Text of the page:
How clean energy is faring in Northwest state legislatures
This fall and spring, NW Energy Coalition staff have been working in state legislative sessions throughout the region to advance and especially to defend clean and affordable energy laws. Each legislature is different, but many of the issues being addressed are familiar ones:
• Energy efficiency, including building codes
• Renewable energy incentives and targets
• Distributed generation options, particularly resident-sited solar power
• Coal plants and climate
Low-income protection and electric vehicle infrastructure are also getting legislative looks.
Here’s a state-by-state status report:
Efforts in the region’s largest state have largely focused on protecting Washington’s signature clean energy law, Initiative 937. Although hugely successful in drawing renewable energy investments, creating jobs and community income, and reducing carbon emissions, I-937 is again the target of interests committed to rolling back its clean energy provisions.
We worked to introduce the one bill aimed at strengthening I-937. House Bill 2073 would require meeting new power needs post 2020 (when I-937’s new renewable energy target plateaus at 15%) with renewables, energy efficiency or storage and would allow utilities to count federal hydro upgrades and to use their owned hydro to meet some large loads. This bill did not get a hearing before cutoff.
Several bills rolling back I-937 are still alive, however. Senate Bill 5735 uses concerns about climate change as an excuse to substitute investments in loosely defined transportation projects, fossil fuel programs and carbon sequestration for I-937’s renewables and efficiency goals, cutting utility compliance investments by 75%. After passing the Senate, SB 5735 awaits action in the House.
The Senate also passed SB 5094, allowing utilities to count incremental electricity from federal hydro improvements toward their renewables target, reducing the need for job-creating new renewables by 48-52 average megawatts. The House policy committee also passed SB 5094, which now sits in the House Rules Committee.
Bills that would have counted all existing and future hydro as an eligible resource (thus completely voiding the renewables standard), offered dubious alternative compliance options, and added nuclear and other non-renewable power sources to the mix did not advance.
Most of the action on solar now centers on HB 2045, a heavily reworked combination of three bills addressing utility concerns regarding rising distributed generation on their systems, net metering limits, tariffs or fees on those installing solar resources and other issues. While not approved by its House policy committee before cutoff, HB 2045 has been declared necessary to implement the budget (NTIB) and thus could still come up later in the session.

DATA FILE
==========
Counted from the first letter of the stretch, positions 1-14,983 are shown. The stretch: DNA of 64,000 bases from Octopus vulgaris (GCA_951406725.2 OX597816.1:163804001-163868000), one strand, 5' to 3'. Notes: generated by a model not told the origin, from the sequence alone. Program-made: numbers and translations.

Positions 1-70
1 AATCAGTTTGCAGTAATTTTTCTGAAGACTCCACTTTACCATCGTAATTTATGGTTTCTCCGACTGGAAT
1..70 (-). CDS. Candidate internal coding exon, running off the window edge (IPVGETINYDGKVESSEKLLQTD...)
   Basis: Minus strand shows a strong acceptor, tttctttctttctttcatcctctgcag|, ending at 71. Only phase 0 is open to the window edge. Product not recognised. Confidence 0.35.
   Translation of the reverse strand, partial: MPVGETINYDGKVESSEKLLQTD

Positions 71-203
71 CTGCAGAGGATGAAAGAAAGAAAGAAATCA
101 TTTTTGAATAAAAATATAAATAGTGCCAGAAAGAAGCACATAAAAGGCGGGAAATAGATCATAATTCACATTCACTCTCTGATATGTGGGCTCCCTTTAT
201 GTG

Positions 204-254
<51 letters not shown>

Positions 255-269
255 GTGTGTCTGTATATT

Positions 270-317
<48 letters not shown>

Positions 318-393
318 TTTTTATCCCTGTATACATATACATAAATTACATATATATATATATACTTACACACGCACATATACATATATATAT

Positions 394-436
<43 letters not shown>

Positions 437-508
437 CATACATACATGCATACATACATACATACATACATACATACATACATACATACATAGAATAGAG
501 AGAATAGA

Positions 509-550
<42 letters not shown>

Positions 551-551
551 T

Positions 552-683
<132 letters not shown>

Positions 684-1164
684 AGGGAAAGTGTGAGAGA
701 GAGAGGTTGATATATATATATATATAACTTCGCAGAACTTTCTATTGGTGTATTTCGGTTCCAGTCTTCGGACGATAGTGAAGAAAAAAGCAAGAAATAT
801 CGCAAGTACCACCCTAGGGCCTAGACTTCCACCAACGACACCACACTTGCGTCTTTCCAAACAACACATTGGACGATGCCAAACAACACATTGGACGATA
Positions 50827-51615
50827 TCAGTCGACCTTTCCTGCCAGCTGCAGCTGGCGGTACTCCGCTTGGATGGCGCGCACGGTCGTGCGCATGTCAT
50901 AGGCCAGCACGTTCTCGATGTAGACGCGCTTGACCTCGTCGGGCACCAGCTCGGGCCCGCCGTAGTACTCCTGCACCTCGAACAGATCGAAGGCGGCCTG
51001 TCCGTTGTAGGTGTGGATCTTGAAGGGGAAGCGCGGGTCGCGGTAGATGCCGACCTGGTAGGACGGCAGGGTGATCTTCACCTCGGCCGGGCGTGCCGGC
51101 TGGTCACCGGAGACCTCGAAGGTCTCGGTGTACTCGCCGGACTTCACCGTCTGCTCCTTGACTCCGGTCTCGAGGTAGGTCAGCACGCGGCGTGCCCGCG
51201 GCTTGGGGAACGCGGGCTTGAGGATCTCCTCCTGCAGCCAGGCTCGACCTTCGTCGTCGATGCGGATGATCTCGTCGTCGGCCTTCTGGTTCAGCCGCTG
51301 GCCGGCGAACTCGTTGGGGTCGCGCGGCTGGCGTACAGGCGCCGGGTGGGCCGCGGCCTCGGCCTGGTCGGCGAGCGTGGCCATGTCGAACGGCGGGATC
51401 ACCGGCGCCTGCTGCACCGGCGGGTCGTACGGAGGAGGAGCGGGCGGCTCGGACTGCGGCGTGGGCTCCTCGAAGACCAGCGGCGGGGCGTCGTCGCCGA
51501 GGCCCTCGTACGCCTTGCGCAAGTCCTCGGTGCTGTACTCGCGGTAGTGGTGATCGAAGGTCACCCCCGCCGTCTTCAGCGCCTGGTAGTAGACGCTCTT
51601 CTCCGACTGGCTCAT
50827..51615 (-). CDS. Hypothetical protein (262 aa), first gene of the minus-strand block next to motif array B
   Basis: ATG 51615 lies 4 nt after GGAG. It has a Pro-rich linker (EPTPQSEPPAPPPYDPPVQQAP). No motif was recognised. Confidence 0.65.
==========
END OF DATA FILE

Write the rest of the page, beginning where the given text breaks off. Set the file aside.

Meanwhile, the House passed HB 1095, which would require critical state facilities to consider combined heat and power (CHP) systems, streamline CHP system permitting and encourage inclusion of CHP in utilities’ integrated resource plans. The bill now sits in Senate Ways and Means,
Several other bills were introduced and failed to advance, though pieces of them have appeared in various incarnations of HB 2045.
The NW Energy Coalition took to the offense on energy efficiency, trying to pass three main bills and assure that efficiency programs are well funded.
One of the main bills survives, though in altered form. HB 1100 originally called for adoption of California and Oregon efficiency standards for battery charging systems, some light bulbs and HVAC filter systems, together expected to reduce Washington energy use by 34 average megawatts. After passing the House on a party-line vote, it was amended in the Senate Energy, Environment & Telecommunications Committee to include only the battery-charging standards. The stripped-down bill awaits Senate floor action
HB 1278, a priority bill for the Energy Efficiency Roundtable (EERT) that would strengthen building owners’ energy use benchmarking requirements, made it out of its House policy and fiscal committees but did not reach the floor by cutoff. A similar fate befell another EERT initiative, HB 1843, which would have allowed local jurisdictions to grant property tax exemption for energy efficiency building retrofits or highly efficient new construction.
Currently, funding for several critical state energy efficiency programs is at risk as the House and Senate battle over competing capital budget proposals. The House trimmed the governor’s proposed $57 million increase to a suite of state agency energy efficiency and renewable energy programs to $25.4 million. The Senate now proposes to totally defund five energy efficiency and solar programs to which the governor and House had allocated a combined $88 million. We’re working to protect these programs.
Building and energy code
The Coalition has been fending off industry attacks on the state’s Building Code Council and the code amendment process.
SB 5185 would stall energy efficiency progress by doubling the length of the code update process, the bill passed its policy committee but did not receive a floor vote thanks to strong opposition from labor, cities, climate and energy groups and other stakeholders. Another, SB 5804, aimed at limiting and erecting hurdles to energy code amendments, passed the Senate but did not advance out of the House policy committee.
Unfortunately, a bill addressing the Building Code Council’s inadequate funding has not advanced. The legislature has not adjusted the fees that fund Council operations since 1989. HB 1234 would raise building permit fees a few dollars and index them to inflation. The bill could come up during budget deliberations.
Electric vehicles (EV): A bipartisan bill allowing regulated utilities to install and earn an incentive rate of return on EV charging infrastructure behind a customer’s meter awaits Senate floor action after passing the House (by 71-27) and the Senate policy committee. The state Utilities & Transportation Commission would regulate ratepayer impacts, consumer choice, and system impacts. HB 1853 has green, labor and utility support.